Self-Portrait of the Artist

An untidy history of artists' representations of themselves in pretty much any form you can think of (painting & sculpture, poetry & prose, photo & film…) — updated every third day and open for suggestions.

Tag: Italy

Self-portrait: earliest found.


The altar of Sant’Ambrogio, Milan, carries the earliest self-portrait in Western art I could find, dating approximately 824-859, during the Carolingian rule.

The Latin inscription identifies the artist as VVOLVINIVS MASTER PHABER (Vuolvinius, Master Goldsmith). But it is not the actual resemblance that counts (the character-traits are pretty generic) as much as the words that name the artist, his respectful pose, and the blessings and golden crown he is given by patron saint Ambrose, for whom the artist made his work.

This type of portrait is crucial better to understand the revolutionary, new-found naturalism of a Ghiberti, already a modern man.

The artist introduces himself.


The future master of Mannerism, Girolamo Francesco Maria Mazzola—later to be known as Parmigianino—painted this virtuosic Self-portrait in a convex mirror in 1524.

He hoped “that it might serve him as an introduction letter … to the professional art-makers” (Vasari, Le Vite).

Parmigianino was twenty-one. By the end of the century, the painting had changed hands several times, ranking a pope, a poet, a sculptor, an architect and an emperor amongst its owners.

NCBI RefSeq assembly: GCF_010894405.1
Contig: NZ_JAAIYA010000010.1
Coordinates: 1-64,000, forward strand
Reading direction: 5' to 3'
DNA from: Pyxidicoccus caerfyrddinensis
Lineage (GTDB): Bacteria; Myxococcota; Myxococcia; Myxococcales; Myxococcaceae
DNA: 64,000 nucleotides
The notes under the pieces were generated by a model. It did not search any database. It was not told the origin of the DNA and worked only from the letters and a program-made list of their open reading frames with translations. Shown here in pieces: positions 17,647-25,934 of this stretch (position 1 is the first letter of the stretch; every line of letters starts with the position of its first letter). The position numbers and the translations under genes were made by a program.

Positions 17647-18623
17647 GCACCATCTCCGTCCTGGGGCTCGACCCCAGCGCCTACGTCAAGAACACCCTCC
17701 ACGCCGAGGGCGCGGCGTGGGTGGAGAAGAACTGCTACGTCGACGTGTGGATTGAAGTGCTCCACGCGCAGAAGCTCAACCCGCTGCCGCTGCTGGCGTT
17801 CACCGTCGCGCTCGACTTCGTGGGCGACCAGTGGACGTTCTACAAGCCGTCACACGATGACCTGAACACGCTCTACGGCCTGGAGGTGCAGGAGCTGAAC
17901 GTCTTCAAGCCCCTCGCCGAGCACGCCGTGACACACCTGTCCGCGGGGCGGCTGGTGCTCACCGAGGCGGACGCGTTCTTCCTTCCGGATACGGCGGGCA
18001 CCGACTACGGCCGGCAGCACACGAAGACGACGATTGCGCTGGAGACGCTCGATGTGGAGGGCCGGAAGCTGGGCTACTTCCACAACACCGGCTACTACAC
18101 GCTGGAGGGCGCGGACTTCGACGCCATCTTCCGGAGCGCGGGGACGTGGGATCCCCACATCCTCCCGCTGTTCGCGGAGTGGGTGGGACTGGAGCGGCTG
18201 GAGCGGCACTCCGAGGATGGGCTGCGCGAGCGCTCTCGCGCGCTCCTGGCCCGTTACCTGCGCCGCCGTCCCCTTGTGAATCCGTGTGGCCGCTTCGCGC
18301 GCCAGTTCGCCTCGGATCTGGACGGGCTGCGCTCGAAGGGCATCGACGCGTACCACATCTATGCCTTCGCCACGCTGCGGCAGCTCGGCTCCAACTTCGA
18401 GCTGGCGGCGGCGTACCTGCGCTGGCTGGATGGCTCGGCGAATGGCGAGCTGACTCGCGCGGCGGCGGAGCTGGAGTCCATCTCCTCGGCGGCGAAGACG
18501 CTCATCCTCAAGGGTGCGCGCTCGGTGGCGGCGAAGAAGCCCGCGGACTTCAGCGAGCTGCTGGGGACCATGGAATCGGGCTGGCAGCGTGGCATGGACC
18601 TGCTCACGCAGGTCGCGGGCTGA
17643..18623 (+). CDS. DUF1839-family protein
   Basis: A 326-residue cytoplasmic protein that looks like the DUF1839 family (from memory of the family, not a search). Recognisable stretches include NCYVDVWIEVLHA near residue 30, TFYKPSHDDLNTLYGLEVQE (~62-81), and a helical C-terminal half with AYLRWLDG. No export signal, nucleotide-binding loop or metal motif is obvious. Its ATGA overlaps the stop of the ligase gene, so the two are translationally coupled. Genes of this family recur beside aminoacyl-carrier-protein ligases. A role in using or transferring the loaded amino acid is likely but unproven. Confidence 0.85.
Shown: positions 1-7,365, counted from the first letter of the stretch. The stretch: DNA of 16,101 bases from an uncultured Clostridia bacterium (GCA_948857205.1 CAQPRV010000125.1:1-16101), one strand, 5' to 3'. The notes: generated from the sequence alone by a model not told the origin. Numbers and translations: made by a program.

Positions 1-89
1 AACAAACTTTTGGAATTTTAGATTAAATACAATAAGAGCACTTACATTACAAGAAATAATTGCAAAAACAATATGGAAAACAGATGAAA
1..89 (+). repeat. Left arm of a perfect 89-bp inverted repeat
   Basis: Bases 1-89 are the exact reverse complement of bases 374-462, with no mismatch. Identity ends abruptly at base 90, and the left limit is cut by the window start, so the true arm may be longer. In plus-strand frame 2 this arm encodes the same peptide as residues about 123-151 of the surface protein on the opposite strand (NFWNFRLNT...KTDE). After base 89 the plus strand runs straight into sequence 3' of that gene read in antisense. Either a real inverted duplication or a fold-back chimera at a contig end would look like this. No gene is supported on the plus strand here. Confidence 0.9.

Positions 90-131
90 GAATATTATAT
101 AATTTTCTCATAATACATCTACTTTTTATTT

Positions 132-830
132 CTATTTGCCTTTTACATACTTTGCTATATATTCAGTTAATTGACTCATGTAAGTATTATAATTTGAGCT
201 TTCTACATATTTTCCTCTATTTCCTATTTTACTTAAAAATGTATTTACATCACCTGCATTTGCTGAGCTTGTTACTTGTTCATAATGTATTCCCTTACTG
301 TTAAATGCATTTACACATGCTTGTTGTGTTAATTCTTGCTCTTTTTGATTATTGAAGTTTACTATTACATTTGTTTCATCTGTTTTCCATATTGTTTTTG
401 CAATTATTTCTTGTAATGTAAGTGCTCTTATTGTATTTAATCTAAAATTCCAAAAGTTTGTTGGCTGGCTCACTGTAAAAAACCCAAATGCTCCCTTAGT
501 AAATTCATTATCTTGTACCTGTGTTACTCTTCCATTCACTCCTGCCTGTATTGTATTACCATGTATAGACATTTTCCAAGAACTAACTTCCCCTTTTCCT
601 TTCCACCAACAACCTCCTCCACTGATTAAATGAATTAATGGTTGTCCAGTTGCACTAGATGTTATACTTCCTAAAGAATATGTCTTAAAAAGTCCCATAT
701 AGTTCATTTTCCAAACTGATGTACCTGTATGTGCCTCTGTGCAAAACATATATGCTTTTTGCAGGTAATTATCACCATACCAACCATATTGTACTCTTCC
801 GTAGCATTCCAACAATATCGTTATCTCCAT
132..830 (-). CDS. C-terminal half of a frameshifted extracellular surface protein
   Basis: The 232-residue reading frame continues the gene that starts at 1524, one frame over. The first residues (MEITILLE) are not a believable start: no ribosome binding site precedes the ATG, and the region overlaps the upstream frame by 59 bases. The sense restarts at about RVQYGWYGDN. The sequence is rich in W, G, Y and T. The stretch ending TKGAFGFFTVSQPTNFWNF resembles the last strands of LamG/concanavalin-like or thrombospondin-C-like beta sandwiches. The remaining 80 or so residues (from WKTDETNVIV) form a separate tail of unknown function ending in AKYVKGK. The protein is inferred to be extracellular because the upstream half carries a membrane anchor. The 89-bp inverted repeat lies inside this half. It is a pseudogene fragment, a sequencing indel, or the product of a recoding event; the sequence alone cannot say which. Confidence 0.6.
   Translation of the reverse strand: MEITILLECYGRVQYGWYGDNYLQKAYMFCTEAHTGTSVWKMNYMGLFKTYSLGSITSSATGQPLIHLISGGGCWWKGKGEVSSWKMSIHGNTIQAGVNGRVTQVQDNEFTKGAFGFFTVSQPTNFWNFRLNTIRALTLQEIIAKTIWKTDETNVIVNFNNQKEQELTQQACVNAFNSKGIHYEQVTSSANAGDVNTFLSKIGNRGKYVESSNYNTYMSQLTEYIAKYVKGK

The artist looks like Mao.


The 1401 competition for the creation of the gates of the Baptistery in Florence is often proposed as the starting date for the Italian Renaissance.

Here are two self-portraits of the artist who won that competition, Lorenzo Ghiberti. The above one is from the northern gates (1403-1424 ca.); the one below from the eastern gates (1425-1452 ca.), which an awed Michelangelo dubbed Porta del Paradiso, gate of paradise.

Here Ghiberti, now an established sculptor and architect, casts aside his turban, comes to terms with his baldness, and reveals that he looks rather like chairman Mao.


(Flippancy aside, the naturalism of the self-representation was, at the time, nearly unprecedented. To see what I mean, contrast Volvinius‘ much earlier self-portrait.)

The artist tricks you.


The artist’s position in Artemisia Gentileschi‘s Self-portrait as an allegory of painting (1638-39) is highly uncommon for a right-handed person. If you try to reenact it in a mirror you will see what I mean.

(Try two mirrors, then.)

The artist looks down on you.


Possibly my favourite self-portrait, this is one of only three characters in Sandro Botticelli‘s The Adoration of the Magi (1475 ca.) staring “at the camera”.

It has long been identified as the artist himself. His expression is formidable as he looks down on the viewers, including his commissioners, with an ever so imperceptibly pursed lip and raised eyebrow.